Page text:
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Broadband

An image of a mountain biking trail in the forest
U.S. Forest Service-Humboldt-Toiyabe National Forest / Facebook

Here are your local news headlines for the morning of June 23, 2021.

The digital divide in the Mountain West stretches across vast swaths of rural, urban and Native lands and disproportionately affects residents in low-income brackets and people of color. But as federal pandemic relief dollars start flowing into state coffers, the cash is opening up opportunities to dramatically expand broadband access in Western communities and beyond.

A water tower on top of a hill with leafless trees and a power line behind it.
Michael Cramer / Flickr Creative Commons

Senate Democrats are pushing the Federal Communications Commission to expedite progress on broadband connectivity in Native communities.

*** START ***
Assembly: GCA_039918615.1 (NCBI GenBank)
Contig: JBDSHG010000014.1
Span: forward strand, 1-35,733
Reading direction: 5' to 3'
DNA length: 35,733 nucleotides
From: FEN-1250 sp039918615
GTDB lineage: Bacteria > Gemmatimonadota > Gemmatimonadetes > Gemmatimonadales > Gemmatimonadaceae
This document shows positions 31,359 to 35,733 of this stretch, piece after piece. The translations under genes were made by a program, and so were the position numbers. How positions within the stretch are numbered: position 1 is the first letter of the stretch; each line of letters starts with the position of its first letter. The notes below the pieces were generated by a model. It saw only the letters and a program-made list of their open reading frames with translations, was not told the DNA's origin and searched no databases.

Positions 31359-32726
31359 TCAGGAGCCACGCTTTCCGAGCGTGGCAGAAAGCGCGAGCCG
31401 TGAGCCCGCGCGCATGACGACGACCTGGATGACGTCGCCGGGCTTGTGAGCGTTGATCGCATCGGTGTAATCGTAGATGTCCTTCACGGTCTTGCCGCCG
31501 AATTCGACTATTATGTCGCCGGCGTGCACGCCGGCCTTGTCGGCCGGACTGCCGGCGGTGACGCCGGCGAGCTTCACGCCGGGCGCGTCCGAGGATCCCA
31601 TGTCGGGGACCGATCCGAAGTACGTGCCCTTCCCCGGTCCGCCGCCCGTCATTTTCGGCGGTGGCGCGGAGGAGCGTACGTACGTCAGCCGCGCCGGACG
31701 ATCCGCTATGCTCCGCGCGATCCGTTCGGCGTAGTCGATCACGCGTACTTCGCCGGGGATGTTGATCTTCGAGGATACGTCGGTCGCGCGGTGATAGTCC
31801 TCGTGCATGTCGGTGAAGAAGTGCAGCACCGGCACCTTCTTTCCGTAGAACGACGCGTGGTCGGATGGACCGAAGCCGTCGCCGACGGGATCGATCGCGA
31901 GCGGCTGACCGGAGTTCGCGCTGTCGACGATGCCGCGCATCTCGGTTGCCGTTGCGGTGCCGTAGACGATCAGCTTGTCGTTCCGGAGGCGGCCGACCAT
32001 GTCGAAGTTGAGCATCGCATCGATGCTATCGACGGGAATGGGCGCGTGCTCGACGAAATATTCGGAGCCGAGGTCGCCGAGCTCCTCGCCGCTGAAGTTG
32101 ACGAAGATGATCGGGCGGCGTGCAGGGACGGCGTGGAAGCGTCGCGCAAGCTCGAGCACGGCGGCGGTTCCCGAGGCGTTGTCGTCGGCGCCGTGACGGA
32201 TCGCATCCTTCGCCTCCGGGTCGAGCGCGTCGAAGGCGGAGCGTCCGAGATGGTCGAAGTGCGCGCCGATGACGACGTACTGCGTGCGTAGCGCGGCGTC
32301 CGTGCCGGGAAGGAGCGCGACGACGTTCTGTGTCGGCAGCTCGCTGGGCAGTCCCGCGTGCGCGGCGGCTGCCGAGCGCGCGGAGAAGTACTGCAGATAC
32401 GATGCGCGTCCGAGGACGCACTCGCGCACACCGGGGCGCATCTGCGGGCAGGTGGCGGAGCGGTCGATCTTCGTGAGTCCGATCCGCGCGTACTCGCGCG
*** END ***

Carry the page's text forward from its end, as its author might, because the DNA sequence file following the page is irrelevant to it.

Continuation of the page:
Hades2K / CC BY-SA 2.0

Tahoe businesses and families are struggling as a result of slow internet, according to a recent poll by the Tahoe Prosperity Center. Reno Public Radio's Amy Westervelt has more on that story.

At first blush, bringing high-speed internet to Tahoe sounds like a pet project for the wealthy. But Heidi Hill Drum, executive director of the Tahoe Prosperity Center, sees it differently.

"The Lake Tahoe Unified School district every child from third to 12th grade is given a netbook to use to do their homework but so many in our community don't have access to internet at home."

Getting broadband access to rural parts of the Silver State can take up to several years.  One big roadblock is government delays. Earlier this week, Nevada Senator Dean Heller asked Congress to speed things up. Reno Public Radio’s Anh Gray reports.

High-tech industries moving to Nevada demand a skilled workforce. That’s why Governor Brian Sandoval’s Office of Science, Innovation and Technology is back up and running again to address the state’s job market needs. Reno Public Radio’s Anh Gray has the details.